B2B Public Relations: Knowing Your Client’s Business
Often when people think about working in public relations, they imagine themselves staffing exclusive events and getting stories splashed on the cover of Rolling Stone and Vogue. Sometimes that is the case, particularly in the fashion, music and entertainment industries. But this is just one example of many PR activities that fall under the category of business-to-consumer, or B2C. These campaigns target very broad audiences in their attempt to reach the masses.
I used to work on this type of account and I always looked at the B2B (business-to-business) campaigns that my coworkers managed as dull and boring. While working on B2C campaigns I often dealt with “fun” content within industries that I did not find particularly complicated. Music and television had always been quite familiar to me.
The B2B companies on the other hand involved content that seemed complicated and technical, and I was hesitant to jump in. But with time that challenge arrived, and I suddenly found myself knee deep in terms like network function virtualization and zone control valves.
The main difference between consumer and B2B campaigns is that while the former is focused on reaching the masses, the latter is targeted toward specific people in organizations within specific industries. This target audience is composed of decision makers at companies that might have a need for a certain product or service.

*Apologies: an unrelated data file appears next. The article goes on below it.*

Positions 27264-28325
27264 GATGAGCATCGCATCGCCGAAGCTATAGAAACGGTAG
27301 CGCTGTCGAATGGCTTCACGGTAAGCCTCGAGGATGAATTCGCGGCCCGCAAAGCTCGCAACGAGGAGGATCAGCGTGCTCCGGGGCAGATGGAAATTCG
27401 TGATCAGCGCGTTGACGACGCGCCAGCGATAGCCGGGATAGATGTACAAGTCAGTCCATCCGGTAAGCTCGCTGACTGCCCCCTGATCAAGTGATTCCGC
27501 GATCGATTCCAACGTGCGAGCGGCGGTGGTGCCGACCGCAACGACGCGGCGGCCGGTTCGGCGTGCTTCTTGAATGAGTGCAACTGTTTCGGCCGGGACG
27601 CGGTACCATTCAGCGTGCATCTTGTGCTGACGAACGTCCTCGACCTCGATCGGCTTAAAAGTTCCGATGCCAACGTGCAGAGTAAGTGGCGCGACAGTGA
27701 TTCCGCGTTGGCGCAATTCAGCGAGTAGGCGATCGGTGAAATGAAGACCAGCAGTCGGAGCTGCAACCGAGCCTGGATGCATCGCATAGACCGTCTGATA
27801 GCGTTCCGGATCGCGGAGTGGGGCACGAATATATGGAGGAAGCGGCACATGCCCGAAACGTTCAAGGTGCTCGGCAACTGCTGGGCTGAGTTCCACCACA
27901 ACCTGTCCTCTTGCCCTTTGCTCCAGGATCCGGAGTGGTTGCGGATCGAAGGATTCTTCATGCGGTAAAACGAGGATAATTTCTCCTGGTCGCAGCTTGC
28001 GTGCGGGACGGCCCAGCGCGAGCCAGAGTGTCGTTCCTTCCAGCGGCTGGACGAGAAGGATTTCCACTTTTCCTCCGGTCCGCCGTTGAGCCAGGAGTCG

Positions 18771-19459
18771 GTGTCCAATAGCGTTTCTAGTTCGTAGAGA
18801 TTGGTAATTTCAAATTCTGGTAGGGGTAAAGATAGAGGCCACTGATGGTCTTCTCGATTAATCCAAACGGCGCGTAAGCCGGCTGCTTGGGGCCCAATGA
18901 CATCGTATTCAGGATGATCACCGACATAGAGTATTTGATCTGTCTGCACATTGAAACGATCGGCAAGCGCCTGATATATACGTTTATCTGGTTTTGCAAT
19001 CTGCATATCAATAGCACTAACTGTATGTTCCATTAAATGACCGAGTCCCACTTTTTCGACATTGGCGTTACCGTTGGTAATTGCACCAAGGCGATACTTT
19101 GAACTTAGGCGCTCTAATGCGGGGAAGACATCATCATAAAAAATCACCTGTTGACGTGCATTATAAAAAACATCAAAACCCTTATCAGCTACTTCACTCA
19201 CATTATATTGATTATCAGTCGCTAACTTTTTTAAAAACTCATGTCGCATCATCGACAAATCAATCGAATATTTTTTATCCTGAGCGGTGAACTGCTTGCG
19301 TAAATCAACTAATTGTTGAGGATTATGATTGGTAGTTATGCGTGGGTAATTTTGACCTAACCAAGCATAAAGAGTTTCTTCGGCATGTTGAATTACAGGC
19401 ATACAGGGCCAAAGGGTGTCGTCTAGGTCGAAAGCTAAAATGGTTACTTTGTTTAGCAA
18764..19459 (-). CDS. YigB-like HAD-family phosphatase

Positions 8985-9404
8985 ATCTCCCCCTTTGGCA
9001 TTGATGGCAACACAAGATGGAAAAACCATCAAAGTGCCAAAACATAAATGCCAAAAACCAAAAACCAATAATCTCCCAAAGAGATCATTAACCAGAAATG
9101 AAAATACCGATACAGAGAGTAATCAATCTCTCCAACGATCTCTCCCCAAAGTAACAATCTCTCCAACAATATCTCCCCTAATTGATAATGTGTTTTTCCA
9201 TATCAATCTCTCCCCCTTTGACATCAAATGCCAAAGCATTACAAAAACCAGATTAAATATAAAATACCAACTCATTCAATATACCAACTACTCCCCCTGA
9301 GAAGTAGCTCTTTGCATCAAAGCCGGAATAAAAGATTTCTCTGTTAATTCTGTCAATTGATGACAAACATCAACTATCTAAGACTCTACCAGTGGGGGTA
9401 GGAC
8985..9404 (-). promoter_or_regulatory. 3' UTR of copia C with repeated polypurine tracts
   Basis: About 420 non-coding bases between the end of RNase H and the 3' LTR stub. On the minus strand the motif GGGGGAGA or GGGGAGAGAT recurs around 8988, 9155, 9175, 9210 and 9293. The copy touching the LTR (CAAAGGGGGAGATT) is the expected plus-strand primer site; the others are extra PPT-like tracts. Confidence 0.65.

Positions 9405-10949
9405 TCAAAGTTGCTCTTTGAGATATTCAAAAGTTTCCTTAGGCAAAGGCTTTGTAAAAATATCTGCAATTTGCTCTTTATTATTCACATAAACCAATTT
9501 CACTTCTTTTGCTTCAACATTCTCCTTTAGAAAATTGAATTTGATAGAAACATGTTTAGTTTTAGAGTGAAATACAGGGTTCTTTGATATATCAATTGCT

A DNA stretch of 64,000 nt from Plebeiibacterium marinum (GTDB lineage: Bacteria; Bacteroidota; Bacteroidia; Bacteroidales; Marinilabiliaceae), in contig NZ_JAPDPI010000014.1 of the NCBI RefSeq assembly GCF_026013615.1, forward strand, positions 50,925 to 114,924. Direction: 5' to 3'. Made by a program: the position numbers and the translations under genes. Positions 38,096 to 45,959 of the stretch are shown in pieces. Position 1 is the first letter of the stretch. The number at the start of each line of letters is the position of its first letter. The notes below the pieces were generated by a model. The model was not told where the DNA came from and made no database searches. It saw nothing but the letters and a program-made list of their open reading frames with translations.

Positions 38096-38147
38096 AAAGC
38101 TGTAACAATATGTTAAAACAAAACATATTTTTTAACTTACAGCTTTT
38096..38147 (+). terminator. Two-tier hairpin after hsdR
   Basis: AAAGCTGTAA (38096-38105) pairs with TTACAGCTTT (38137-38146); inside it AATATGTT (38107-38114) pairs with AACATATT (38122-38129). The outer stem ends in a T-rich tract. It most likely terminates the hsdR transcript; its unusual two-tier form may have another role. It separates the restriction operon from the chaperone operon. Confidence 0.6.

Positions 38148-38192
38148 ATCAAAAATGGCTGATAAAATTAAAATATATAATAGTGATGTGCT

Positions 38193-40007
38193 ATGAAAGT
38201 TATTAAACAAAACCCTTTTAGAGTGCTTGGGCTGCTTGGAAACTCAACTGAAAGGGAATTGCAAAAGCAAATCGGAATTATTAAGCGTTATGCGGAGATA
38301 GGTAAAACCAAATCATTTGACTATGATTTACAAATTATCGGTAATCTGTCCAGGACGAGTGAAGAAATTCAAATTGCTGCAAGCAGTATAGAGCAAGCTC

In any campaign, be it B2C or B2B, it’s critical that you understand what outlets best reach your target audience. IT professionals, for example, want to keep up with the latest technologies that will allow their organizations to be more efficient. Meanwhile, airline executives may want to hear about new technology that keeps planes flying at a lower cost. The key is positioning your client’s brand and products the right way and highlighting their value to the market. A B2B campaign may involve promoting a new product or offering opinions on an important industry trend or issue.
To be able to do this, you must learn the trade and fully immerse yourself in the technical ins and outs of your client’s business. At first you might not know how aviation communications, IT management software or network switching devices work, for example, and it might be intimidating. But as a PR professional you’re not being asked to build the product, or even come up with ideas for a new one. Your job is to understand the product and the industry so that you can position your client in the best light in front of its stakeholders and prospective customers.
Although I didn’t want to leave my comfort zone of music and television at first, working on B2B has been extremely rewarding as I’ve learned some fascinating things about important and relevant technology. By doing my research and keeping up with industry trends, terms like software defined networking and application performance interface make up my every day lingo, and more importantly, I find them exciting and a pleasure to write about.